The International Alliance of Theatrical Stage Employees, Moving Picture Technicians, Artists and Allied Crafts of the United States, Its Territories and Canada was originally chartered by the American Federation of Labor as the National Alliance of Theatrical Stage Employees in 1893. Our name has evolved over the course of 113 years of geographic and craft expansion as well as technological advancement. The current title, adopted in 1995, more accurately reflects the full scope of our activities in the entertainment industry.
For a historical timeline of the IATSE’s fascinating history, visit: www.iatse.net/timeline
Since the birth of our organization, stage hands and projectionists have been joined by a great variety of other craftspersons in the numerous branches of the entertainment industry, including motion picture and television production, product demonstration and industrial shows, conventions, facility maintenance, casinos, audio visual, and computer graphics.
In the I.A., we have always understood that our bargaining strength comes from our complete coverage of all the crafts involved in the production of theatrical, motion picture, or television products. Our members are involved in all phases of a production, from its conception through every aspect of its execution. The principle of complete coverage and unanimity of purpose has been applied by the I.A. with ever-increasing success to each new form of entertainment.
It is through our combined strength that we have been able to achieve some of the highest wages and best working conditions to be found among skilled craftspersons anywhere. Our members are among the highest compensated union members in North America. While most contracts are negotiated locally or by region, the General Office signs nationwide agreements in cases where they are warranted by the nature of the work involved.
To protect and expand our bargaining success, it has been, and continues to be, necessary to maintain jurisdictional control over the crafts we represent. To do so, the I.A. has been constantly required to meet the challenges presented by technological developments. Over the years, our ability to adjust to technological change has become one of our greatest strengths.
Throughout our history, we have shown a willingness to modify our structure to protect our traditional jurisdiction and accommodate new crafts, but that alone is not sufficient. In recent years, the I.A. has maintained its position in the vanguard of entertainment industry unions by vigorously pursuing a policy of organizing nonunion workers. On both the International and local levels of our organization, we have reaffirmed our commitment to represent every worker employed in our crafts.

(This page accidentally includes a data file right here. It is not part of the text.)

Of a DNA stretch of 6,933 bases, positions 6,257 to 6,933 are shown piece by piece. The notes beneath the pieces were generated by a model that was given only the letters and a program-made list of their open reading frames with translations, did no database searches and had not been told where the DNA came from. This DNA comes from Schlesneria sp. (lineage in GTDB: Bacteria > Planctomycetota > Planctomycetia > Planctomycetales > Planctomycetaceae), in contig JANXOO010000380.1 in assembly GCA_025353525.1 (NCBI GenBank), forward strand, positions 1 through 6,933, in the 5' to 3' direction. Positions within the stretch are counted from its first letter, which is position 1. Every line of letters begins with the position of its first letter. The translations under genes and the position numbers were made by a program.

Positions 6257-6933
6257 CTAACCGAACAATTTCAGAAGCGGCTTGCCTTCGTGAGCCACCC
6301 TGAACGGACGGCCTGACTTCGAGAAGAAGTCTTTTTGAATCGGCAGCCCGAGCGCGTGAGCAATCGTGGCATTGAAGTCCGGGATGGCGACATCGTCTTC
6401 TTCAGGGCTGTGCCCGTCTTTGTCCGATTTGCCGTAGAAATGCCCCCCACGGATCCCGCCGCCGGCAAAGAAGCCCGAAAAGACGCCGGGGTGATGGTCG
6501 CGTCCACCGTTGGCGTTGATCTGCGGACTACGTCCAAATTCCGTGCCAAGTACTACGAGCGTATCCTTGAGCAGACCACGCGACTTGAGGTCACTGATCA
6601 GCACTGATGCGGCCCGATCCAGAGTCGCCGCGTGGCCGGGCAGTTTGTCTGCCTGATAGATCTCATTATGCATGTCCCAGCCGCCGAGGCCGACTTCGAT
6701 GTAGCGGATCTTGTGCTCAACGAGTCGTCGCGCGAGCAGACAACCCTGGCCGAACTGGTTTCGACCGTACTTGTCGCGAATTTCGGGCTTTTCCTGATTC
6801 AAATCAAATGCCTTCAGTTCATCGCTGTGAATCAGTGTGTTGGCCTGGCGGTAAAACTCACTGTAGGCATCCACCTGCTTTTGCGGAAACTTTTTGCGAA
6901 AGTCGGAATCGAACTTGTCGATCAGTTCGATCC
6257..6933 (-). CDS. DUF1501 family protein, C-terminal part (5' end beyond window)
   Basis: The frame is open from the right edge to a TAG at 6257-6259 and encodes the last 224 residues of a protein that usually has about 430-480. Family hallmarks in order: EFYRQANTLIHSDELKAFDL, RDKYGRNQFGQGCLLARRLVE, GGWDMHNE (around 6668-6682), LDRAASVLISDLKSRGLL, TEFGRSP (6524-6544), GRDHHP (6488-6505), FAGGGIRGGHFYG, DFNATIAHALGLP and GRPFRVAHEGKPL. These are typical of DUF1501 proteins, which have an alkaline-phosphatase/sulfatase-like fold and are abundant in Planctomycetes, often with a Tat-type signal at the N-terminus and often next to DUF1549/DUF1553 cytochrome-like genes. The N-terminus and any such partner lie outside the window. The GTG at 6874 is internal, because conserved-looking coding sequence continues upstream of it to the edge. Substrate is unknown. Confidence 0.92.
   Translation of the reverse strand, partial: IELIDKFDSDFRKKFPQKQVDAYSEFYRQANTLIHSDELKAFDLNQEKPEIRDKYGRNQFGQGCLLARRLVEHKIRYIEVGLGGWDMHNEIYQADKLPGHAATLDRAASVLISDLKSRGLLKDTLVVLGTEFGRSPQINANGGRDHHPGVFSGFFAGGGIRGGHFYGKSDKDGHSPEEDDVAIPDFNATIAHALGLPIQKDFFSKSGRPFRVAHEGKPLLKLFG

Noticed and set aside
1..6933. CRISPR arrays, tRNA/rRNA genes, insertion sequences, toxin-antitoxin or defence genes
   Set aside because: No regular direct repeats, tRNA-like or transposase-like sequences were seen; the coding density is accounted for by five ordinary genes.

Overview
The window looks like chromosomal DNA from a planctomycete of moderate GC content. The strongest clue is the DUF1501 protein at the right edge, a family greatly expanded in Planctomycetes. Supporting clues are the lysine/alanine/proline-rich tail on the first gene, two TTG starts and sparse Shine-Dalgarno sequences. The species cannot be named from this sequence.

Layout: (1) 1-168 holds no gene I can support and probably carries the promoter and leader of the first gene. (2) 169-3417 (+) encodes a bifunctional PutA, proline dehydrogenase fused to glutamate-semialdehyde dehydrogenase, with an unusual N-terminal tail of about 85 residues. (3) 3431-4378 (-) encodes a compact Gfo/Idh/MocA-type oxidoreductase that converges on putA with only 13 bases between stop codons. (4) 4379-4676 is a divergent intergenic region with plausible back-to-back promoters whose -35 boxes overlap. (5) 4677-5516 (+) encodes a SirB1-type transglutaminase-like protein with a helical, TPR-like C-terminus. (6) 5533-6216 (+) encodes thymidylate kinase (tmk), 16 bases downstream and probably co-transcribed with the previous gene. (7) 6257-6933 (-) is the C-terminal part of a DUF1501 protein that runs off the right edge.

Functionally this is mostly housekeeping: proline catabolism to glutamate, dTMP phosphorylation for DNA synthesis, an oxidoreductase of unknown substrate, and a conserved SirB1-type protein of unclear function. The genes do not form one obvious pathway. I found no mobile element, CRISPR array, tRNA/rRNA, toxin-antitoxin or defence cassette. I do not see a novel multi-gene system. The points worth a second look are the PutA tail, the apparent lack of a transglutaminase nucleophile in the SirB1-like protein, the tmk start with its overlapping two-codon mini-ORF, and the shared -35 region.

Membership participation and democracy are cornerstones of the I.A. These principles are advanced by our local union structure. Our local unions are autonomous organizations. They are free to pursue independent agendas based upon their membership's concerns. The local union structure, backed up by the International, enables members to have a direct voice in their working lives. The membership is the driving force behind the effort to obtain the kind of wages, benefits, and working conditions they need for themselves and their families. The local unions are the vehicles that have enabled these goals to be reached.
The laws of the I.A. are contained in the International Constitution and By-Laws. This document governs the operation of the International Union and its relationship to the individual local unions and members. The local unions, in turn, adopt their own Constitutions for the operation of their organizations.
The supreme governing body of the IATSE is the Quadrennial Convention. Every four years, convention delegates, elected by their local unions, review the progress of the organization; its policies are affirmed or altered; plans for the future are formulated; and its Constitution and By-Laws are kept up to date. Elections for International Officers also take place at the Convention.
Between Conventions, the I.A. government is entrusted to its General Executive Board - consisting of the International President, General Secretary-Treasurer, and thirteen Vice Presidents. The Board meets at least twice each year.
Day-to-day administration of IATSE affairs is in the hands of the International President, whose staff includes Assistants to the President and a corps of International Representatives working throughout the United States and Canada.
Three International Trustees are elected to keep watch over the finances of the I.A. The Board of Trustees meets twice a year to review the financial books and records of the organization.
In order to best address regional issues confronting the Locals of the I.A., the International established fourteen District bodies covering various regions of the U.S. and Canada. These Districts hold annual conventions to discuss their regional interests and concerns. In addition, each Quadrennial Convention of the International is immediately preceded by conventions of the Districts. Local 849 is part of District 11.
During a period when private-sector union membership has been in sharp decline, the IATSE has continued to grow. In 2016, our membership reached over 130,000. This growth is attributable to our willingness to adapt our structure to protect our traditional jurisdiction and accommodate new crafts. But that alone is insufficient. The IATSE has maintained and enhanced its position in the vanguard of the entertainment industry through effective rank and file empowerment, political engagement, and our dedication to grassroots organizing. On both the International and local union levels, the motivating principle of the IATSE is to represent every worker employed in our crafts.
For more on the IATSE, visit www.iatse.net